Letters to Congress: AFR Urges Opposition to H.R. 4263 — A Bill Undermining Transparency and Investor Protections in Capital Markets

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March 12, 2018

Dear Representative,

On behalf of Americans for Financial Reform, we are writing to urge you to vote in opposition to H.R. 4263, the “Regulation A+ Improvement Act,” which is being considered on the House floor this week.[1] This legislation would increase by 50 percent—from $50 million to $75 million per year—the annual exemption threshold under Regulation A+ for companies to sell initial public offerings while being exempt from registration and disclosure requirements.

This is an unwarranted increase in the threshold. Most fundamentally, Congress should not be undermining public securities markets by expanding the ability of larger companies to make offerings while being exempt from core disclosure and investor protection requirements. Private offerings were designed to permit early stage capital raising from sophisticated investors by small companies, but the current cap of $50 million per year in private capital raising already permits fairly large companies to take advantage of this route. Additionally, the Securities and Exchange Commission (SEC) already has regulatory authority to increase the current threshold, which they examine on a biannual basis.

The record of offerings using the Regulation A+ exemption also shows that they are harmful to investors. A recent Wall Street Journal article documents that initial public offerings made using the Regulation A+ exemption show much worse performance than conventional offerings.[2] Seven of the eight companies with Regulation A+ offerings in 2017 are down 42 percent from their offer prices, as compared to conventional offerings made during the same period, which are up 22 percent from offer prices. This is to be expected given that Regulation A+ permits companies to avoid requirements such as disclosure that were designed to protect investors. If it expanded such exemptions, Congress would facilitate increased harm to investors.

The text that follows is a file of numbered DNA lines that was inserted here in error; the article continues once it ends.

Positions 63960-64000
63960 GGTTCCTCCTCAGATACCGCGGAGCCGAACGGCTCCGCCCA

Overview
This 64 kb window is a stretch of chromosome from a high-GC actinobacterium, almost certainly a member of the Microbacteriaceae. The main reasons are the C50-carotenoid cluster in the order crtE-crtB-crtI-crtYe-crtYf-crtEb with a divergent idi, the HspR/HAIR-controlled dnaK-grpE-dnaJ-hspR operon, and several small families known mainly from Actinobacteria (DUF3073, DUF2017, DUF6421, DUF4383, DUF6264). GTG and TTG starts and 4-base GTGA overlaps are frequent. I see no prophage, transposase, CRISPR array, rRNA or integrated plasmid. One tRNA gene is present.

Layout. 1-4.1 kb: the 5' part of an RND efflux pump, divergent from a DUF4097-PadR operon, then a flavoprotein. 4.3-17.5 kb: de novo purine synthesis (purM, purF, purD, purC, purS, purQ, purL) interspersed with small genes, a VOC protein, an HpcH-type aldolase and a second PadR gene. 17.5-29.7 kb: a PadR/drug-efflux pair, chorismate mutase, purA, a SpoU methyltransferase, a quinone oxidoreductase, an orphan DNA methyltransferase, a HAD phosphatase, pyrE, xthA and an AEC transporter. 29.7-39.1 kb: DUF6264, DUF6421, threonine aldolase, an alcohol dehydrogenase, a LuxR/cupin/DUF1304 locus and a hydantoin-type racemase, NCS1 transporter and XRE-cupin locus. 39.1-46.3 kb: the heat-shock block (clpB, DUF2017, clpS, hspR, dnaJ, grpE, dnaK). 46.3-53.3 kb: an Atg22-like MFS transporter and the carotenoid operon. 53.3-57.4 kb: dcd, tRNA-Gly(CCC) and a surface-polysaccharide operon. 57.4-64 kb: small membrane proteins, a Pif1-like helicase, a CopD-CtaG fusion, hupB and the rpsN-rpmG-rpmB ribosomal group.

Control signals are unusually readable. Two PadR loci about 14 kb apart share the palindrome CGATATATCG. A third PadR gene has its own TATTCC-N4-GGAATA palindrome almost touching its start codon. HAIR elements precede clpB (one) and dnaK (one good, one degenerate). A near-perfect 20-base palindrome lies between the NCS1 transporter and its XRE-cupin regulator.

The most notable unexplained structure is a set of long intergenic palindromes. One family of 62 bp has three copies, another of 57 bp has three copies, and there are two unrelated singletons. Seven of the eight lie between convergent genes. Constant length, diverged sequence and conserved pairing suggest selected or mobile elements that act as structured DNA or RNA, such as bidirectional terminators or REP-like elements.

Members should also take notice that with the blockchain and cryptocurrency fever, SEC filing and disclosure exemptions like Regulation A+, are becoming a popular avenue for initial coin offerings (ICOs).[3] According to the Wall Street Journal, an MIT study estimates that up to $317 million of the money raised through ICOs has been lost to fraud or scams.[4] The SEC has already issued an alert for investors to be on the lookout for red flags in crypto-companies that prefer this type of funding instead of a full registration with the SEC.[5] In the middle of this SEC crackdown on fraudulent ICOs, H.R. 4263 would potentially expose a larger number of investors—including non-accredited, unsophisticated investors—to shady companies, Ponzi schemes, and exit scams.

The widespread use of private offerings reduces transparency and investor protections in capital markets. Raising capital under Regulation A+ should be used as an on-ramp to a true public offering and not as an end in itself for larger issuers. Increasing the annual threshold for exempted Regulation A+ offerings goes in the opposite direction.

For those reasons we urge you to reject H.R. 4263.

Thank you for your attention to this matter.  For more information please contact AFR’s Policy Director, Marcus Stanley, at marcus@ourfinancialsecurity.org or 202-466-3672.


Americans for Financial Reform



[1] Americans for Financial Reform is an unprecedented coalition of more than 200 national, state and local groups who have come together to reform the financial industry. Members of our coalition include consumer, civil rights, investor, retiree, community, labor, faith based and business groups. A list of coalition members is available at https://ourfinancialsecurity.org/about/our-coalition/

[2] Driebusch, Corrie and Juliet Chung, “IPO Shortcuts Put Burden on Investors to Identify Risk”, Wall Street Journal, February 6, 2018. http://on.wsj.com/2p4n8kf

[3] Rod Turner, “Entrepreneurs: The Keys To Making Your ICO Securities Compliant Using Regulation A+,” Forbes, October 17, 2017. http://bit.ly/2FE2Gx6; “Securities Exemptions for ICOs”, Steemit Crypto-News, Accessed March 12, 2018. http://bit.ly/2ImvqMr  

[4]  Jean Eaglesham and Paul Vigna, “Cryptocurrency Firms Targeted in SEC Probe,” The Wall Street Journal, February 28, 2018. Available at: http://on.wsj.com/2HQfYIa.

[5] U.S. Securities and Exchange Commission, “Investor Bulletin: Initial Coin Offerings,” Investor Alerts and Bulletins, July 25, 2017. Available at: http://bit.ly/2v5xHDZ.